Imperial College London

Dr Gareth Collins

Faculty of EngineeringDepartment of Earth Science & Engineering

Reader in Planetary Science
 
 
 
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Contact

 

+44 (0)20 7594 1518g.collins Website

 
 
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Location

 

4.83Royal School of MinesSouth Kensington Campus

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Summary

 

Publications

Citation

BibTex format

@article{Davison:2013:10.1111/maps.12193,
author = {Davison, TM and O'Brien, DP and Ciesla, FJ and Collins, GS},
doi = {10.1111/maps.12193},
journal = {Meteoritics and Planetary Science},
pages = {1894--1918},
title = {The early impact histories of meteorite parent bodies},
url = {http://dx.doi.org/10.1111/maps.12193},
volume = {48},
year = {2013}
}

RIS format (EndNote, RefMan)

TY  - JOUR
AB - We have developed a statistical framework that uses collisional evolution models, shock physics modeling and scaling laws to determine the range of plausible collisional histories for individual meteorite parent bodies. It is likely that those parent bodies that were not catastrophically disrupted sustained hundreds of impacts on their surfaces — compacting, heating, and mixing the outer layers; it is highly unlikely that many parent bodies escaped without any impacts processing the outer few kilometers. The first 10 - 20 Myr were the most important time for impacts, both in terms of the number of impacts and the increase of specific internal energy due to impacts. The model has been applied to evaluate the proposed impact histories of several meteorite parent bodies: up to 10 parent bodies that were not disrupted in the first 100 Myr experienced a vaporizing collision of the type necessary to produce the metal inclusions and chondrules on the CB chondrite parent; around 1 -- 5\% of bodies that were catastrophically disrupted after 12 Myr sustained impacts at times that match the heating events recorded on the IAB/winonaite parent body; more than 75\% of 100 km radius parent bodies which survived past 100 Myr without being disrupted sustained an impact that excavates to the depth required for mixing in the outer layers of the H chondrite parent body; and to protect the magnetic field on the CV chondrite parent body, the crust would have had to have been thick (~ 20 km) in order to prevent it being punctured by impacts.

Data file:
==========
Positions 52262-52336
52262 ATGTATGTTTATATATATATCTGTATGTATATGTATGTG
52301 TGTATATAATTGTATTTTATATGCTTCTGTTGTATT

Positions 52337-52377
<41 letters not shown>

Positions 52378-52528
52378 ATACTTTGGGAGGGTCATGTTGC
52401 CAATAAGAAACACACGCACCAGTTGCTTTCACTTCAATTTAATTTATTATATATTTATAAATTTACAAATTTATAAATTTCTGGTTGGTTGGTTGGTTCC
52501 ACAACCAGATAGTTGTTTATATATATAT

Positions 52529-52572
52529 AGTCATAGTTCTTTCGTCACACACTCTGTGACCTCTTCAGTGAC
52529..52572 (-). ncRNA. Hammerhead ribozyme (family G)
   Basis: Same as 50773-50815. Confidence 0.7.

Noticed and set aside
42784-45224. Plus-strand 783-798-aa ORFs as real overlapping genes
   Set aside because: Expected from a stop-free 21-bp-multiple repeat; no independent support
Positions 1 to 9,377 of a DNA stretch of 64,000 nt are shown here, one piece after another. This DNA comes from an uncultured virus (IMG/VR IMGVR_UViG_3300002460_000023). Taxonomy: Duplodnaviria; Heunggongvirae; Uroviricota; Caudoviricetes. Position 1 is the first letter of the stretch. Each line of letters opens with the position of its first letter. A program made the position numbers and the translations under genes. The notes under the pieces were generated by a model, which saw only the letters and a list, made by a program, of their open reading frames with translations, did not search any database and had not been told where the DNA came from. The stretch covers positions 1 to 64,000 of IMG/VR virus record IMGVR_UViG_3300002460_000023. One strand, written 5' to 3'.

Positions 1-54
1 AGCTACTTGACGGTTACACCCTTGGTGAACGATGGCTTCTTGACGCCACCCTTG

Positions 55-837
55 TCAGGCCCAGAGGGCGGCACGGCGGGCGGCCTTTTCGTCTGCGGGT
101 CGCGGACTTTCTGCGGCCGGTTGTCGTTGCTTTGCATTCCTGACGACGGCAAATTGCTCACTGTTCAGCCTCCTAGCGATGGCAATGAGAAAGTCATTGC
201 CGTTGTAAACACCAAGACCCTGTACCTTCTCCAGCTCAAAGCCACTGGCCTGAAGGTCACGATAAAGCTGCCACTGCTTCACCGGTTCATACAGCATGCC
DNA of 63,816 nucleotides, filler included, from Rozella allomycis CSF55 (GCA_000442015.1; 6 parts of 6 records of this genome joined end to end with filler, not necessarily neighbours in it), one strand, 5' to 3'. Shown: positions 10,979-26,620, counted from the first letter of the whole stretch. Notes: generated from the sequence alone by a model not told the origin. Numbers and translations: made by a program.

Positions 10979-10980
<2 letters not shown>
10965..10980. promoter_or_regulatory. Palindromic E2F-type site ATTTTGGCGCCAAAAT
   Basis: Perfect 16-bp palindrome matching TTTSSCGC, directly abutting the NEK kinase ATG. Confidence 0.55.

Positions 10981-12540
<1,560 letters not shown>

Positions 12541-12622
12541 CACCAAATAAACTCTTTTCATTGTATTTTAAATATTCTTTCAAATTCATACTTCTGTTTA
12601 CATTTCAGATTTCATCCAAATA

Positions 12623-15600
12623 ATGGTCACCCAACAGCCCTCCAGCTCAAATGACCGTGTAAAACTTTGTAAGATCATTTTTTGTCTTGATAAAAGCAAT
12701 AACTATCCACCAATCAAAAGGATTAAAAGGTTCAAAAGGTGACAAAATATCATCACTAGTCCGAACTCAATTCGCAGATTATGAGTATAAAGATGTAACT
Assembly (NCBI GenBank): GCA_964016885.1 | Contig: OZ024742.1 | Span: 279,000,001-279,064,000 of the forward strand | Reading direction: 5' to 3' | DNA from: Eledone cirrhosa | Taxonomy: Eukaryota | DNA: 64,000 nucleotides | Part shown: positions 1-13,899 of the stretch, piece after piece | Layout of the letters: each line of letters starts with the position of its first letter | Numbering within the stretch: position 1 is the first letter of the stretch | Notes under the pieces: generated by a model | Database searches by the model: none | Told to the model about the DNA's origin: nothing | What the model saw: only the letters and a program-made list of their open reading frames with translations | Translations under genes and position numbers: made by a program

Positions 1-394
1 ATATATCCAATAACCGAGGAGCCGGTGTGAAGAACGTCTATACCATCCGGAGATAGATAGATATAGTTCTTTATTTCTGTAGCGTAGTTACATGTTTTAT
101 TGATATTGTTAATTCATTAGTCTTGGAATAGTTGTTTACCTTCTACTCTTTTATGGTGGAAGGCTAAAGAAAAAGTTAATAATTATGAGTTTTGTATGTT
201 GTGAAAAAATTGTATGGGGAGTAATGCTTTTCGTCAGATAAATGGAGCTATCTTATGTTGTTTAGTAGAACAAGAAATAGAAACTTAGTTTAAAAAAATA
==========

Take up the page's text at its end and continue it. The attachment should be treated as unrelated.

AU - Davison,TM
AU - O'Brien,DP
AU - Ciesla,FJ
AU - Collins,GS
DO - 10.1111/maps.12193
EP - 1918
PY - 2013///
SN - 1086-9379
SP - 1894
TI - The early impact histories of meteorite parent bodies
T2 - Meteoritics and Planetary Science
UR - http://dx.doi.org/10.1111/maps.12193
UR - http://hdl.handle.net/10044/1/12191
UR - http://onlinelibrary.wiley.com/doi/10.1111/maps.12193/abstract
VL - 48
ER -